China Declares Duterte Role Model for Peace as Critics Call Him ‘China’s Lapdog’

The Associated Press
Robinson Ninal Jr./Malacanang Presidential Photo via AP

China’s government media hailed Philippines President Rodrigo Duterte as a “model for cooperation” with China in a column Tuesday responding to Duterte’s annual State of the Nation address, where he adamantly refused to confront China for illegally occupying Philippine territory.

China claims a significant portion of the waters in Philippine sovereign territory in the South China Sea. Beijing has built military and civilian facilities near the Spratly Islands that an international tribunal declared illegal in 2016 and has continued its activities there, choosing the disregard the ruling. Duterte has insisted on not confronting China there or preventing Chinese ships from fishing illegally in Philippine waters, arguing that China’s military is far larger than the Philippines’ and would massacre the country’s soldiers if adequately challenged.

During his State of the Nation speech Monday, Duterte insisted he would not make “more widows and more orphans” by insisting that China respect Philippine sovereignty.

“Why did Duterte persist in acting in a peaceful, cooperative and restrained way in the South China Sea despite some domestic criticism and US instigation?” China’s state-run Global Times newspaper asked on Tuesday. “Because Duterte has realized that putting disputes aside and seeking cooperation with China brings most benefits to his country. Through cooperative development, China and the Philippines are making an effort to ease tensions in the region and explore a new path of regional cooperation.”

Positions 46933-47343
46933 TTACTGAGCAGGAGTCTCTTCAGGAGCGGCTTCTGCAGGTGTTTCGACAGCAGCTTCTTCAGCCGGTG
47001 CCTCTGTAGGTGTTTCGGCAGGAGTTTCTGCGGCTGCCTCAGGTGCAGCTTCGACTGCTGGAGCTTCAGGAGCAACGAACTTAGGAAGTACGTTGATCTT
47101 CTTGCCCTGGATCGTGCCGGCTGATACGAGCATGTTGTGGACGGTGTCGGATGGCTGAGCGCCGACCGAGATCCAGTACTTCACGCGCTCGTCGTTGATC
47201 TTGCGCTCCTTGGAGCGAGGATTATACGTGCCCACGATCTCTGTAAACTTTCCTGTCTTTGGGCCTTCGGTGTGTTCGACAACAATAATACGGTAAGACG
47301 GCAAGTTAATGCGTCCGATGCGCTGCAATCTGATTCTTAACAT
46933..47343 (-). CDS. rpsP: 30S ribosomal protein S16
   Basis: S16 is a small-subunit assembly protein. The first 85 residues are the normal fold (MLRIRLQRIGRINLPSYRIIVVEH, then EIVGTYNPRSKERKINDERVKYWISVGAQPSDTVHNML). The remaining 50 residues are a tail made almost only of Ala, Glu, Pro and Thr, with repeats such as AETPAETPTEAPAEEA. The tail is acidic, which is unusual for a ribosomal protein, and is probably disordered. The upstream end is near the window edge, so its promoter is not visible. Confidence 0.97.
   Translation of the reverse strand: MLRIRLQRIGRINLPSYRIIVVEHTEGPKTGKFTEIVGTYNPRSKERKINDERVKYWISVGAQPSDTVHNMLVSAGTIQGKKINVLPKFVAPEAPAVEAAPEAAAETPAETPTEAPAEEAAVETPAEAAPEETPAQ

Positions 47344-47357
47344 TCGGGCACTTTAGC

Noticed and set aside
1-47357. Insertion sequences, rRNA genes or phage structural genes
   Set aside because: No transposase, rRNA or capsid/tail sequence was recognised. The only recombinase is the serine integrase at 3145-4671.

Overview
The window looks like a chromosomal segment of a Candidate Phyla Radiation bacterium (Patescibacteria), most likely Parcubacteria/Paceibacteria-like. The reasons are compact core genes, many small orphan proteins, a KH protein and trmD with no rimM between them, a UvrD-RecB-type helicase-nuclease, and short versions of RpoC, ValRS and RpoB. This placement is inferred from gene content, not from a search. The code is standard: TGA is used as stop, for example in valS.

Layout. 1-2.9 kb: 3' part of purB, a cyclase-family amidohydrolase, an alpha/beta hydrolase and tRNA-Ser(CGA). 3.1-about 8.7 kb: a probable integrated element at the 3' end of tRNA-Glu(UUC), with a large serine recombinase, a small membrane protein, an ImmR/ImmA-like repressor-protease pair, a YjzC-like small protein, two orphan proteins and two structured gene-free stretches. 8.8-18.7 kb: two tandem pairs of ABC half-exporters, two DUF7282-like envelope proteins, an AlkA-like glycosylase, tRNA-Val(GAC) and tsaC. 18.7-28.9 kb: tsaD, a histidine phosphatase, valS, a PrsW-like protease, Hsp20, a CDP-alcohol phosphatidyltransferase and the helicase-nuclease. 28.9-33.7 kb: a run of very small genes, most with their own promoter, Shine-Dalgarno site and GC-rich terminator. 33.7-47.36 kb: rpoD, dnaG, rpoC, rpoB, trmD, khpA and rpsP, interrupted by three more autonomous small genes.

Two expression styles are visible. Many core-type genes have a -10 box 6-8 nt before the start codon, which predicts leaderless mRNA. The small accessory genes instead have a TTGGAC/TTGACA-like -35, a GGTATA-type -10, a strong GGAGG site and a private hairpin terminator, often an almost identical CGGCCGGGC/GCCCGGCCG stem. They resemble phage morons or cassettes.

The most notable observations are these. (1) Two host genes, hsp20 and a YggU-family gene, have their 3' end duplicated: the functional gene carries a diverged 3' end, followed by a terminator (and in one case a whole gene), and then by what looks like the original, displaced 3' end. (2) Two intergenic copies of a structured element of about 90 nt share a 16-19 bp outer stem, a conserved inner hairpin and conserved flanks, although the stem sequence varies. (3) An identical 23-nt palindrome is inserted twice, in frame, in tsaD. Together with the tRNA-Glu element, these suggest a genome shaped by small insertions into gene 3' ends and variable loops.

Cooperation with the Chinese Communist Party on economic matters, impossible without accepting China’s illegal claims on Philippine territory, “not only eases Manila’s pressure of imports, but also reduces its over-reliance on the international energy market,” the newspaper alleged.

“Such cooperation also improves the Philippines’ energy structure and will greatly benefit the country in the long run. Instead of struggling with disputes, doesn’t such win-win cooperation bring greater advantage to both sides?” the Global Times asked.

Duterte has faced significant pressure domestically to challenge China’s claims in the region, particularly following an incident in which a Chinese vessel sank an anchored Filipino fishing ship in sovereign Philippine waters and abruptly left, leaving the crew to die. A Vietnamese ship’s crew saved the Filipino fishermen, but protests erupted in Manila demanding China be expelled from Philippine waters. While the presidential palace initially called the sinking “barbaric,” Duterte rapidly intervened and rejected calls for using force to remove Chinese ships illegally present in the Philippines. Opposition politicians called for Duterte to be impeached while Duterte demanded the United States preemptively attack China for the sinking, citing a mutual defense treaty between Washington and Manila.

China claims territory in the South China Sea legally under sovereign control of the Philippines, Vietnam, Brunei, Malaysia, and Taiwan. As China does not recognize Taiwan’s sovereignty, it insists that any territory under Taiwan’s control is Chinese, as Taiwan is a “province” of China.